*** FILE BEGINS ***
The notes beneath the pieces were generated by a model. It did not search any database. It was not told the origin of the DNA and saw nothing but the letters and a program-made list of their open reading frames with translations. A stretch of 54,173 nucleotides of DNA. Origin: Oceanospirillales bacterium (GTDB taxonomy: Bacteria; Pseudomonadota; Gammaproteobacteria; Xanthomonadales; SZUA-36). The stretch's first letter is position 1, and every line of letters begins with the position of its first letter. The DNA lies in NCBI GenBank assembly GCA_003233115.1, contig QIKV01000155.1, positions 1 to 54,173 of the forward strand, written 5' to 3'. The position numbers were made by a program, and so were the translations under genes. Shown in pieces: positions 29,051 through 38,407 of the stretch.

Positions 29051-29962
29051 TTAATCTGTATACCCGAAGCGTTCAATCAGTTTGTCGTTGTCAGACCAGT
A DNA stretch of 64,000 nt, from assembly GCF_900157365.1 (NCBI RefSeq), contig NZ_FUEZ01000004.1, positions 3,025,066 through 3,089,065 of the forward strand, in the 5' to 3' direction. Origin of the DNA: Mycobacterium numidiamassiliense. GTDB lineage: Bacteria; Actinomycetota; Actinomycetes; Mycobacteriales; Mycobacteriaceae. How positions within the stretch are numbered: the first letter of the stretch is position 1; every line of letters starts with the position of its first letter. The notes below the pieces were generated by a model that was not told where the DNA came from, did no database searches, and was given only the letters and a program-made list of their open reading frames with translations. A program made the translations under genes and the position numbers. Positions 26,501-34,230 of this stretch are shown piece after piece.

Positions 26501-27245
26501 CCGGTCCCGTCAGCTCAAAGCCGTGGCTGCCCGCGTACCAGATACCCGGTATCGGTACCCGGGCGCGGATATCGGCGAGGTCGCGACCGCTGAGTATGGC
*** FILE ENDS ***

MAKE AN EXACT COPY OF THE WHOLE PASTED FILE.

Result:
The notes beneath the pieces were generated by a model. It did not search any database. It was not told the origin of the DNA and saw nothing but the letters and a program-made list of their open reading frames with translations. A stretch of 54,173 nucleotides of DNA. Origin: Oceanospirillales bacterium (GTDB taxonomy: Bacteria; Pseudomonadota; Gammaproteobacteria; Xanthomonadales; SZUA-36). The stretch's first letter is position 1, and every line of letters begins with the position of its first letter. The DNA lies in NCBI GenBank assembly GCA_003233115.1, contig QIKV01000155.1, positions 1 to 54,173 of the forward strand, written 5' to 3'. The position numbers were made by a program, and so were the translations under genes. Shown in pieces: positions 29,051 through 38,407 of the stretch.

Positions 29051-29962
29051 TTAATCTGTATACCCGAAGCGTTCAATCAGTTTGTCGTTGTCAGACCAGT
A DNA stretch of 64,000 nt, from assembly GCF_900157365.1 (NCBI RefSeq), contig NZ_FUEZ01000004.1, positions 3,025,066 through 3,089,065 of the forward strand, in the 5' to 3' direction. Origin of the DNA: Mycobacterium numidiamassiliense. GTDB lineage: Bacteria; Actinomycetota; Actinomycetes; Mycobacteriales; Mycobacteriaceae. How positions within the stretch are numbered: the first letter of the stretch is position 1; every line of letters starts with the position of its first letter. The notes below the pieces were generated by a model that was not told where the DNA came from, did no database searches, and was given only the letters and a program-made list of their open reading frames with translations. A program made the translations under genes and the position numbers. Positions 26,501-34,230 of this stretch are shown piece after piece.

Positions 26501-27245
26501 CCGGTCCCGTCAGCTCAAAGCCGTGGCTGCCCGCGTACCAGATACCCGGTATCGGTACCCGGGCGCGGATATCGGCGAGGTCGCGACCGCTGAGTATGGC